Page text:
Thursday, 31 July 2014

HISTORICAL CRIME FICTION REVIEW: Flavia Alba 2: Enemies At Home - Lindsey Davis

Release Date: 17/04/14
Publisher:  Hodder


From renowned author Lindsey Davis, creator of the much-loved character, Marcus Didius Falco and his friends and family, comes the second novel in her all-new series set in Ancient Rome. We first met Flavia Albia, Falco's feisty adopted daughter, in The Ides of April. Albia is a remarkable woman in what is very much a man's world: young, widowed and fiercely independent, she lives alone on the Aventine Hill in Rome and makes a good living as a hired investigator. An outsider in more ways than one, Albia has unique insight into life in ancient Rome, and she puts it to good use going places no man could go, and asking questions no man could ask. Even as the dust settles from her last case, Albia finds herself once again drawn into a web of lies an intrigue. A mysterious death at a local villa begs may be murder and, as the household slaves are implicated, Albia is once again forced to involve herself. Her fight is not just for truth and justice, however; this time, she's also battling for the very lives of people who can't fight for themselves. Enemies at Home presents Ancient Rome as only Lindsey Davis can, offering wit, intrigue, action and the further adventures of a brilliant new heroine who promises to be as celebrated as Marcus Didius Falco and Helena Justina, her fictional predecessors.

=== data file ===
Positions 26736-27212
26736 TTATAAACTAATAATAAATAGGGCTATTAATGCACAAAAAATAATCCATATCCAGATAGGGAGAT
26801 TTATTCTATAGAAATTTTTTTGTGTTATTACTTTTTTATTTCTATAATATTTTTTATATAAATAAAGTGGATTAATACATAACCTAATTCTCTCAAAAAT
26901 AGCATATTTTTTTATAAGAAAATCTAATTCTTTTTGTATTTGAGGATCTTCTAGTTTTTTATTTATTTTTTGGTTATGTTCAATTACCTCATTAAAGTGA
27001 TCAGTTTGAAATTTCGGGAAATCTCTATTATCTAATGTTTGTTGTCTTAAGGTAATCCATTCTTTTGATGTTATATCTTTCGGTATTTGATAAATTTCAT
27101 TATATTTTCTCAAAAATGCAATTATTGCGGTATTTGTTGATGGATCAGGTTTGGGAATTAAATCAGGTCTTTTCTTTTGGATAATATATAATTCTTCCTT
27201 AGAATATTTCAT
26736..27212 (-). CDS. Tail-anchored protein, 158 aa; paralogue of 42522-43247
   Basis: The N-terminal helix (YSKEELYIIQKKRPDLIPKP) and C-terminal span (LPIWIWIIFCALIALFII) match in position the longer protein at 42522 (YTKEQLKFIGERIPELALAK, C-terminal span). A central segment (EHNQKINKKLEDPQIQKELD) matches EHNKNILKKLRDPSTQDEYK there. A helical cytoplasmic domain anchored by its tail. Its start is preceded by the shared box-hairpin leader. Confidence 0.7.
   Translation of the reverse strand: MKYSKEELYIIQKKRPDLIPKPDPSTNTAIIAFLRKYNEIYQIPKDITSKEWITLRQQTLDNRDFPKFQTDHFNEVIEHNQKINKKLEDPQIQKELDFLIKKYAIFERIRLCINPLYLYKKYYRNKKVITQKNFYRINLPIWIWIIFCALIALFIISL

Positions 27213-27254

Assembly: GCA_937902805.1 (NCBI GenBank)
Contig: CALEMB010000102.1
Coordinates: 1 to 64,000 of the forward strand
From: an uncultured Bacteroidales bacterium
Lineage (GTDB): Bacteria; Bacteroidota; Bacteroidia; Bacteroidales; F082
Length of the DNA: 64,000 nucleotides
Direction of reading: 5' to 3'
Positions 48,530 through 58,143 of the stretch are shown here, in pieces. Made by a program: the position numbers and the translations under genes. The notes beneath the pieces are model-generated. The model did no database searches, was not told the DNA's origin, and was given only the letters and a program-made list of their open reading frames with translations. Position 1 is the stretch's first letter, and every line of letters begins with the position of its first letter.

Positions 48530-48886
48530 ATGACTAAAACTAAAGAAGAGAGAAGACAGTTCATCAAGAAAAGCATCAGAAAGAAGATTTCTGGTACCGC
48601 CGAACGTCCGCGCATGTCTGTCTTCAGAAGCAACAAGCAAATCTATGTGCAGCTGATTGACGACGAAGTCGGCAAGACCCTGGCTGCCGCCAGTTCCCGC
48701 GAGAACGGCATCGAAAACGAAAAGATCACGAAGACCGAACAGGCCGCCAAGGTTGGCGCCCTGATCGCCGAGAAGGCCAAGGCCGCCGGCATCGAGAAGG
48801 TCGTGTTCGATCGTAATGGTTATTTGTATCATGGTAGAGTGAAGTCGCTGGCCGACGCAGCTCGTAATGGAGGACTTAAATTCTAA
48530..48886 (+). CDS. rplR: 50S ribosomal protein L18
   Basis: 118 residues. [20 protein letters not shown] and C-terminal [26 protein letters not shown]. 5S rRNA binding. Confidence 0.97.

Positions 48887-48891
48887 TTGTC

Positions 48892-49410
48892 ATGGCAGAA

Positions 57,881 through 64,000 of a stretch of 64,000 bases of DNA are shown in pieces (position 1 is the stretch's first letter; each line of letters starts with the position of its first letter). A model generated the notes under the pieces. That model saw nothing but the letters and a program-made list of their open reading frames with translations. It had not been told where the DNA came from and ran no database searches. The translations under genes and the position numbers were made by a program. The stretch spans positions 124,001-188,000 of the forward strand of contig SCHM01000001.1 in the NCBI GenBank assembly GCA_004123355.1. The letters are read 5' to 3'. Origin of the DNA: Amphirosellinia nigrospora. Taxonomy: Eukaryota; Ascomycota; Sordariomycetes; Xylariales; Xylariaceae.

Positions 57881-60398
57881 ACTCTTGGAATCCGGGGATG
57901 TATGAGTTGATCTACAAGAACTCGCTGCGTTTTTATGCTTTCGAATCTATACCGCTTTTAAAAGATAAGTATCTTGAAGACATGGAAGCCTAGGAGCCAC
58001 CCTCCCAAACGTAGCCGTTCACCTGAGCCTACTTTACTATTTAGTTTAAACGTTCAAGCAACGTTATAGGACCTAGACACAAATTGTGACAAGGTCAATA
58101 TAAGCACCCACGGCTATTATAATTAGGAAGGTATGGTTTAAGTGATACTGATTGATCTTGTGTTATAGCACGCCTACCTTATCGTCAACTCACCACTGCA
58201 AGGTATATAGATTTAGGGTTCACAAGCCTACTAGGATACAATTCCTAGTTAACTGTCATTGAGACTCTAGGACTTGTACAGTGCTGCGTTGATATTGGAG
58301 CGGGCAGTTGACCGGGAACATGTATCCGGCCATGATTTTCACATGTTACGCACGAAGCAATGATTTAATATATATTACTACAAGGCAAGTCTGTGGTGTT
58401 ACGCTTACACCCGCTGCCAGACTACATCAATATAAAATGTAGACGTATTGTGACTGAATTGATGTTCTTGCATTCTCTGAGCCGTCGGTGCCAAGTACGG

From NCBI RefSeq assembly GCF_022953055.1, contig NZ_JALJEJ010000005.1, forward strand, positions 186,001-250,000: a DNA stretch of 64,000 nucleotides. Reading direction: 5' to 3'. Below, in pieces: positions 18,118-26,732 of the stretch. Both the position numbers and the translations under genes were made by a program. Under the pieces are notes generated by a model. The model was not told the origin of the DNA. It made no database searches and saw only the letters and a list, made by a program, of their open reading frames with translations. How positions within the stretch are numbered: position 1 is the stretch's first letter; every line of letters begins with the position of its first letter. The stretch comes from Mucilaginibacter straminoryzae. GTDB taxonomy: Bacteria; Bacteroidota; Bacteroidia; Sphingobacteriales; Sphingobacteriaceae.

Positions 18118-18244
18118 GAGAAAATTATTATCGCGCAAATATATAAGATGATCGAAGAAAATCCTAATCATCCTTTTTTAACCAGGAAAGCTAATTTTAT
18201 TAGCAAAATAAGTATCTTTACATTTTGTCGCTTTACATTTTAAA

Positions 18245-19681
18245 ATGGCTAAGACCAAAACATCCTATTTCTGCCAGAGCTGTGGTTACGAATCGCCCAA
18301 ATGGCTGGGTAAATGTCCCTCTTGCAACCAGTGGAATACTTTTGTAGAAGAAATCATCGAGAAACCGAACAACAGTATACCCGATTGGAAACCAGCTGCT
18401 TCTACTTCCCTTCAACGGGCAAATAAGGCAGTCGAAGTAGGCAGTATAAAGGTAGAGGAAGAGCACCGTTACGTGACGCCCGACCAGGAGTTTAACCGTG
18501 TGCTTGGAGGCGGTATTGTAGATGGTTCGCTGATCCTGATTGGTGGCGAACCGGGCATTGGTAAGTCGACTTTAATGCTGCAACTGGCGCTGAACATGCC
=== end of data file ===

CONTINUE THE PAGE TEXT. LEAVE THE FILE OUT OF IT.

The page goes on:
I’m a huge fan of Lindsey’s Falco series so when I had a chance to start a brand new series last year, I couldn’t wait to see what would occur with a new character and Lindsey’s own identifiable style. Needless to say I wasn’t disappointed and with a cracking lead character that the reader can associate with alongside great quips, wonderful turns of phrase as well as a delightful mystery to uncover all round generated something that was pure agony to put down.

Add to this an escalation in events with an ever increasing body count, tight lips within the investigation and all round, a frustrating case becomes one that really does hit the spot for readers. Great stuff.

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